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Rotator Cuff Repair

When a rotator cuff tear is large or nonsurgical treatments are ineffective, surgery will be recommended. The goals of surgery are to get the tendon to heal back to the bone to relieve pain, improve shoulder function and prevent further damage to the shoulder joint.

Most rotator cuff repair surgeries are performed on an outpatient basis. This means that patients can go home on the same day as the surgery and do not need to stay overnight in the hospital.

The majority of rotator cuff repair surgeries are performed arthroscopically, which is a minimally invasive surgical technique that uses small incisions and a tiny camera to guide the surgeon.

Arthroscopic surgery is less invasive than traditional open surgery, which means that it is typically associated with less pain, shorter recovery time, and a lower risk of complications.

There are several repair options. The most appropriate treatment will depend on the size of the tear; the patient’s anatomy, age and overall health; tendon and bone quality, and the type of surgical technique used.

  1. Open repair: This is the traditional method of repairing a torn rotator cuff, and it involves making a large incision in the shoulder to access the torn tendon. The tendon is then reattached to the bone with sutures. Open repair may be recommended for larger or more complex tears.
  2. Arthroscopic repair: Arthroscopic repair is a minimally invasive surgical procedure that uses small incisions and a tiny camera to view the shoulder joint. The surgeon uses specialized instruments to repair the torn tendon. Arthroscopic repair is usually recommended for smaller, less complex tears.
  3. Mini-open repair: This technique combines aspects of both open repair and arthroscopic repair. A small incision is made to view the tendon, and it is then repaired using arthroscopic instruments.
  4. Reverse total shoulder replacement: This procedure is typically used for patients with very large or irreparable rotator cuff tears. It involves removing the damaged joint and replacing it with an artificial joint that allows the deltoid muscle to take over the function of the rotator cuff muscles.
  5. Patch augmentation: For some larger or more complex tears, the surgeon may use a patch to help reinforce the repaired tendon. The patch can be made of synthetic material or from a portion of the patient’s own tissue.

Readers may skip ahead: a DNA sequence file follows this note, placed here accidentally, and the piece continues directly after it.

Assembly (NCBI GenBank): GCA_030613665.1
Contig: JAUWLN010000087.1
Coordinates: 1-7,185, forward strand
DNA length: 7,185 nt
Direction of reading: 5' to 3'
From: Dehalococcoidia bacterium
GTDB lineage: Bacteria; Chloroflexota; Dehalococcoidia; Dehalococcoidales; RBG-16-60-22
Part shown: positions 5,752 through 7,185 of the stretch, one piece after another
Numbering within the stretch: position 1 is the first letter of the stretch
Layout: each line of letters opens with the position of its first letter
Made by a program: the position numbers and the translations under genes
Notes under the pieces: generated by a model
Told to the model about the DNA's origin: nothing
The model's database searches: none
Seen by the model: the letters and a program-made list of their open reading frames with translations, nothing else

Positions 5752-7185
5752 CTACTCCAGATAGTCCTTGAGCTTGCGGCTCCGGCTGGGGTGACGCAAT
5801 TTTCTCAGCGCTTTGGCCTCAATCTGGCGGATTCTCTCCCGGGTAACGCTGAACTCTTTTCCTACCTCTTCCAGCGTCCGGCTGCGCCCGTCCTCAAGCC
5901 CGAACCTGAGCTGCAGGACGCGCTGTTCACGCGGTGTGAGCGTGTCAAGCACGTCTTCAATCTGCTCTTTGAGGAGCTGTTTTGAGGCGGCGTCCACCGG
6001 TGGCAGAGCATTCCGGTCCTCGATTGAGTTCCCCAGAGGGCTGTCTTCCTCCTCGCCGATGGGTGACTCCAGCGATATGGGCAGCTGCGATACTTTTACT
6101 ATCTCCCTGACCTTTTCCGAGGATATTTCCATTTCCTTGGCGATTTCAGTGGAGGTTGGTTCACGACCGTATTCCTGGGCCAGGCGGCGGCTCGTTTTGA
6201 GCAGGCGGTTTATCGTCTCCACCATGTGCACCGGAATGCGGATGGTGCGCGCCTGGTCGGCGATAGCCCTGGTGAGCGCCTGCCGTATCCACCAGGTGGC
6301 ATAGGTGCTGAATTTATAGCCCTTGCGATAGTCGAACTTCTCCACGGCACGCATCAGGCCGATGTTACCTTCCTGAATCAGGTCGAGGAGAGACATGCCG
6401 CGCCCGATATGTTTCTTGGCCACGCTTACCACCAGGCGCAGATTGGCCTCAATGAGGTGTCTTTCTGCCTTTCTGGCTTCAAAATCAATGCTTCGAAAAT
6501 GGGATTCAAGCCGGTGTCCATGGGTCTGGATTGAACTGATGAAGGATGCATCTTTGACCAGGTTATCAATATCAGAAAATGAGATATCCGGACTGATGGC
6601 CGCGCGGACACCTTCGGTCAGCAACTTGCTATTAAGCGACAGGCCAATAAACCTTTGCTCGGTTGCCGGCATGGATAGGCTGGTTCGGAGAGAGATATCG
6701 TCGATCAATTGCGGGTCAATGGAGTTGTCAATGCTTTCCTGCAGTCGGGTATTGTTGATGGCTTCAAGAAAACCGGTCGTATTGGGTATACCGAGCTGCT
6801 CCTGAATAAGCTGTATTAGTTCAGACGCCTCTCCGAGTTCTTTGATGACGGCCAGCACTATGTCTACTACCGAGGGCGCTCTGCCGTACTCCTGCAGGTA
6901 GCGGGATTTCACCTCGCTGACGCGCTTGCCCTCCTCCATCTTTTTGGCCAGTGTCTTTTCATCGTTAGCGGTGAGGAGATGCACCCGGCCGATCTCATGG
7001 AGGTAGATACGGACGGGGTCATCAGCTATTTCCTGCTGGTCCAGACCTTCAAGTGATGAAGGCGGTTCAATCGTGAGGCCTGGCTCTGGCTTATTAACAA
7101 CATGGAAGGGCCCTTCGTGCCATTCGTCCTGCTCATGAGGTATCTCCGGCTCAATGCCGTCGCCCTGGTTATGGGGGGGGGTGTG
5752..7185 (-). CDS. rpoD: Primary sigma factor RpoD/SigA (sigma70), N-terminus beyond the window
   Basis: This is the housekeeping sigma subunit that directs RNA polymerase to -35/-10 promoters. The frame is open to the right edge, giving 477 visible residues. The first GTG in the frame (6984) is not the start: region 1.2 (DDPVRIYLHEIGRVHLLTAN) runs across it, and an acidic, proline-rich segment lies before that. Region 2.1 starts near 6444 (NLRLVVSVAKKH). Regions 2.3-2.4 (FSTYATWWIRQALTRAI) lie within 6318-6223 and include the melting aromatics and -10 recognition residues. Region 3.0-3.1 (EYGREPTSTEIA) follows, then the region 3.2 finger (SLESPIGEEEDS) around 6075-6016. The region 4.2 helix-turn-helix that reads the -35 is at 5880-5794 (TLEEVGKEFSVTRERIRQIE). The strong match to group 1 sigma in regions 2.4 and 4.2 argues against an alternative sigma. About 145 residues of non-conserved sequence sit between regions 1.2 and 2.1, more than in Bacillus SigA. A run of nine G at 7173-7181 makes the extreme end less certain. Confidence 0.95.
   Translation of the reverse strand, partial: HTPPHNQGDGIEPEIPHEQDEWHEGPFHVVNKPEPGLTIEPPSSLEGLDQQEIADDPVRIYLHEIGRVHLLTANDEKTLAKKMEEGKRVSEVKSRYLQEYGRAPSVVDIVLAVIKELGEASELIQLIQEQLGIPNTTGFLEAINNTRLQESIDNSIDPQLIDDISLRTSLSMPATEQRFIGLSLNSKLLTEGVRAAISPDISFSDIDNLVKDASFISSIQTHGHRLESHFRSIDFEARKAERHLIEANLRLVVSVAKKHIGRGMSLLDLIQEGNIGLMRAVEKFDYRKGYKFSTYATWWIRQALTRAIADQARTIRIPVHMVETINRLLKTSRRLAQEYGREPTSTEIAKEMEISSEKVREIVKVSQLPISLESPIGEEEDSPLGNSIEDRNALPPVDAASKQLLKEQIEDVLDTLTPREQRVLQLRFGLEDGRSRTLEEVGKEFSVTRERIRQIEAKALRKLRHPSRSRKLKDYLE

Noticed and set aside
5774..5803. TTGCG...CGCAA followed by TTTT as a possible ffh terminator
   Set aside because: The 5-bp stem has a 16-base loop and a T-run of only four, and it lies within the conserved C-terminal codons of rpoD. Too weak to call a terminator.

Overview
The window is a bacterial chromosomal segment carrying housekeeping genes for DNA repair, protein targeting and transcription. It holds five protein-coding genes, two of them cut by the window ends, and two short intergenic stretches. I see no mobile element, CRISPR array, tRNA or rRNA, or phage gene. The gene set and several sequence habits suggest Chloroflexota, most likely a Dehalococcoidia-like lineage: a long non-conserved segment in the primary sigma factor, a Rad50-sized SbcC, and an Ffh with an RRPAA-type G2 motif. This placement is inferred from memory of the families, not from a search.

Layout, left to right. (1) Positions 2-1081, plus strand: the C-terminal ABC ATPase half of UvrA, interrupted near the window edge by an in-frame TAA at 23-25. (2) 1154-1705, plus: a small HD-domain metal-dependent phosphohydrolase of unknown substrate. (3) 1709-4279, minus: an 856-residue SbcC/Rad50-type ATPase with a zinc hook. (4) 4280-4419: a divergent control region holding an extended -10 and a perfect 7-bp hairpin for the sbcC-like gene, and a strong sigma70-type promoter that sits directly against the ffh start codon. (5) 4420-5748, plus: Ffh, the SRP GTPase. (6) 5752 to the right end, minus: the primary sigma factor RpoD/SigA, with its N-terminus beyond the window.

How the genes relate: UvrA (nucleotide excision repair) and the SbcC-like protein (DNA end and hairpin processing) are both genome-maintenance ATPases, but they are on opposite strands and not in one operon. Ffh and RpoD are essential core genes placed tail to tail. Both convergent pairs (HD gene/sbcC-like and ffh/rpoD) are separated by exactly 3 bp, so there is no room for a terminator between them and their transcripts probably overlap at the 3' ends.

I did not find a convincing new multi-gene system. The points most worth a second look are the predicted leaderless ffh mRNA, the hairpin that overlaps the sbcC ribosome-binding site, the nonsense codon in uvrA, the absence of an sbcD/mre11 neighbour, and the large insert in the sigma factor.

Recovery and rehabilitation after rotator cuff surgery are crucial for a successful outcome. Here are some general guidelines for the recovery and rehabilitation process:

  • After surgery, the shoulder may be immobilized in a sling for several weeks to allow for healing of the rotator cuff repair. The duration of immobilization will depend on the type and extent of the rotator cuff repair and the surgeon’s preference.
  • Pain and discomfort are common after rotator cuff surgery. Medications such as acetaminophen, ibuprofen, or prescription pain medication may be prescribed to manage pain and promote comfort.
  • After the initial healing period, physical therapy is typically recommended to help restore range of motion, flexibility, and strength. The physical therapy program usually begins with gentle range of motion exercises and gradually progresses to strengthening exercises as healing progresses.
  • Certain activities may need to be avoided during the recovery period to prevent reinjury. Patients should avoid lifting heavy objects, reaching overhead, and performing repetitive shoulder motions until cleared by their surgeon.
  • As the shoulder heals and strength improves, patients can gradually return to their regular activities. It is important to follow the guidance of the surgeon and physical therapist to avoid reinjury.

Recovery and rehabilitation after rotator cuff surgery can take several months, and patients may require ongoing physical therapy and exercise to maintain shoulder strength and function. It is important to have realistic expectations and follow the rehabilitation program to achieve the best possible outcomes. It is also important to communicate with the surgeon and physical therapist about any concerns or issues that arise during the recovery and rehabilitation process.

Dr. Ajay C. Lall is a former dual sport NCAA collegiate athlete (football and track & field), American board certified, triple fellowship-trained expert orthopedic surgeon who specializes in diagnosing and treating shoulder injuries. He treats non-athletes and athletes at all levels of play from collegiate to professional to the Olympic level. Dr. Lall is a world-renowned orthopedic surgeon who cares for all patients like family. Contact LALL Orthopedics + to schedule a consultation, receive the correct diagnosis, and undergo state-of-the-art treatment options.

At a Glance

Ajay C. Lall, MD, MS, FAAOS

  • Board Certified – Orthopedic Surgery
  • Triple Fellowship Trained
  • Performs over 750 Surgeries Per Year
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